Fans of vintage gear are always happy when they find an old film camera in flawless condition. But what about finding hundreds of them? There’s a stash of brand new Soviet cameras in a Kazakh warehouse, and photographer Andrey Khludeyev told a story about it.
If you enjoy vintage camera ads, here’s one that’s perfect for “the most wonderful time of the year.” In this video, you’ll see how Kodak promoted its products back in 1959. And if you’re still not in the holiday mood, this ad might just bring you closer to being there.
In my work travels, I recently met someone who gave me an interesting gift. Several years back he had been driving down a back road in Virginia and came across an old, abandoned farmhouse. He stopped and peeked in to see if anyone was using the place (you can’t be too careful about what you run across that looks abandoned these days), and saw only cobwebs. He went in and found an interesting box:
I recently watched a movie with my kids about the Cottingley Fairies. The film was a bit of a snoozer but it was my introduction to the true story of two little girls who, between 1917 and 1920 took beautiful b&w glass plate photographs of one another interacting with fairies in the forest behind their home in Cottingley, England.
A century later, we don’t give a second thought to any notion that what these children photographed were real elfin creatures. Yet in the early 20th century, with photography and scientific culture in its infancy, the five photographs that the young girls took were under serious investigation by the entire world. The case would become a fulcrum on which questions of science and faith were levered.
Last week, country star Kacey Musgraves visited Los Angeles where she was scheduled to perform. While searching for a place to develop some film, Kacey and her sister spotted a “hidden gem” in Koreatown: a modest, little photo shop opened back in 1991. The girls were thrilled by the place that looks like a time machine to the ‘90s. But sadly, they learned that the small business has been struggling to survive since the “digital wave.”
This is when Kacey put her popularity to good use. She shared a few photos of the place and made an appreciation Instagram account for it. And practically overnight, the small family business which was on the brink of closing down became insanely popular.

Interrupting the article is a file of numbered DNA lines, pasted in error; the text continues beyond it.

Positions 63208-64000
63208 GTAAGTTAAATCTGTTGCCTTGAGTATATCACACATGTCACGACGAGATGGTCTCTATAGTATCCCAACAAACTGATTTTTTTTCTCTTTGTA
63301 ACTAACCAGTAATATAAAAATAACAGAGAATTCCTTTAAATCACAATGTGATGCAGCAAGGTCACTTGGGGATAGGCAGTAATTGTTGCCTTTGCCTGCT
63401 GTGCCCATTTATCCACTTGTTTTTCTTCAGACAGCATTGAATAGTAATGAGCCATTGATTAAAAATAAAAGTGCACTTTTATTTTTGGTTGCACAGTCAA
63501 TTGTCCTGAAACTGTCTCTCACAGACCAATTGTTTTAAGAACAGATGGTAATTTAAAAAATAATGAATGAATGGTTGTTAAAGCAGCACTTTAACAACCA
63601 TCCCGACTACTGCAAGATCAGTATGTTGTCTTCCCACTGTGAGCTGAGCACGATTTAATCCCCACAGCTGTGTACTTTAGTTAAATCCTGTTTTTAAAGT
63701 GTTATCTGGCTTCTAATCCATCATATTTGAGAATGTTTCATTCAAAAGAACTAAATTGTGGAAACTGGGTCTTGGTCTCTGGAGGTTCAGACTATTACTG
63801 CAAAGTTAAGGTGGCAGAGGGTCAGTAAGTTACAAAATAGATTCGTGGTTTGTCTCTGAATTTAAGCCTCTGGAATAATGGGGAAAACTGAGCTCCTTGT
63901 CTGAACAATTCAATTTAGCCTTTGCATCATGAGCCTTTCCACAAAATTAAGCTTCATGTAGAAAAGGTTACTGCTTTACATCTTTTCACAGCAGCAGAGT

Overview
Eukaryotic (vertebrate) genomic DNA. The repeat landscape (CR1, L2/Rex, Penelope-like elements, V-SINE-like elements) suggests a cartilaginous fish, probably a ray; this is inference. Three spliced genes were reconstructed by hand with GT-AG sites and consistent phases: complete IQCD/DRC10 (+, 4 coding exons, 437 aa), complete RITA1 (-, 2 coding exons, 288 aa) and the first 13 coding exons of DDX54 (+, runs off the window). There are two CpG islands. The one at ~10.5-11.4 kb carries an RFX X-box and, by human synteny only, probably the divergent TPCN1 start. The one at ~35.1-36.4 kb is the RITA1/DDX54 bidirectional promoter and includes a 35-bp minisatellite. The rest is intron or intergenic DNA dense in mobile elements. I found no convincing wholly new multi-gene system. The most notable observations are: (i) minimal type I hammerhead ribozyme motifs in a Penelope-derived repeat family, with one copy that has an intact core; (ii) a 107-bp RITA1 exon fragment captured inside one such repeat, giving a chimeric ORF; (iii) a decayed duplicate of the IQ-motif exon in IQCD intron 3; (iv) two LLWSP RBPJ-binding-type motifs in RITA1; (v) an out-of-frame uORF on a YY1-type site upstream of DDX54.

In 1912, Eastman Kodak first introduced Vest Pocket Kodak, a tiny camera that was barely larger than today’s smartphones. It was a camera of choice for the soldiers in the First World War. Recently, Mathieu Stern got his hands onto a 100-year-old lens from one of these cameras. He carefully placed it onto a Sony A7III and gave the lens a new life by shooting a video with it. Take a look at the result in the video below.
In the 21st century, millions of people got to see, photograph and film a total solar eclipse. With technology so advanced and widely available, in recent years we got to see photos and footage shot from an airplane, a stratospheric balloon and even from space. But what was it like to shoot this phenomenon almost 120 years ago? Thanks to a recently recovered video, you can see the first ever footage of a total solar eclipse, filmed way back in 1900.
Whether you’re learning about history or looking for inspiration, historic images are always interesting to browse through. The Arab Image Foundation is digitizing its collection. Out of half a million images, now you can access and download 22,000 of them from an online gallery – and there are more to come.
We live in such a strange world. As major camera manufacturers abandon their analog cameras, young companies such as MiNT build new ones. Today, they just released new details regarding the InstantKon RF70 instant camera. It features a classic design with full manual control, and you can pre-order it now for $849.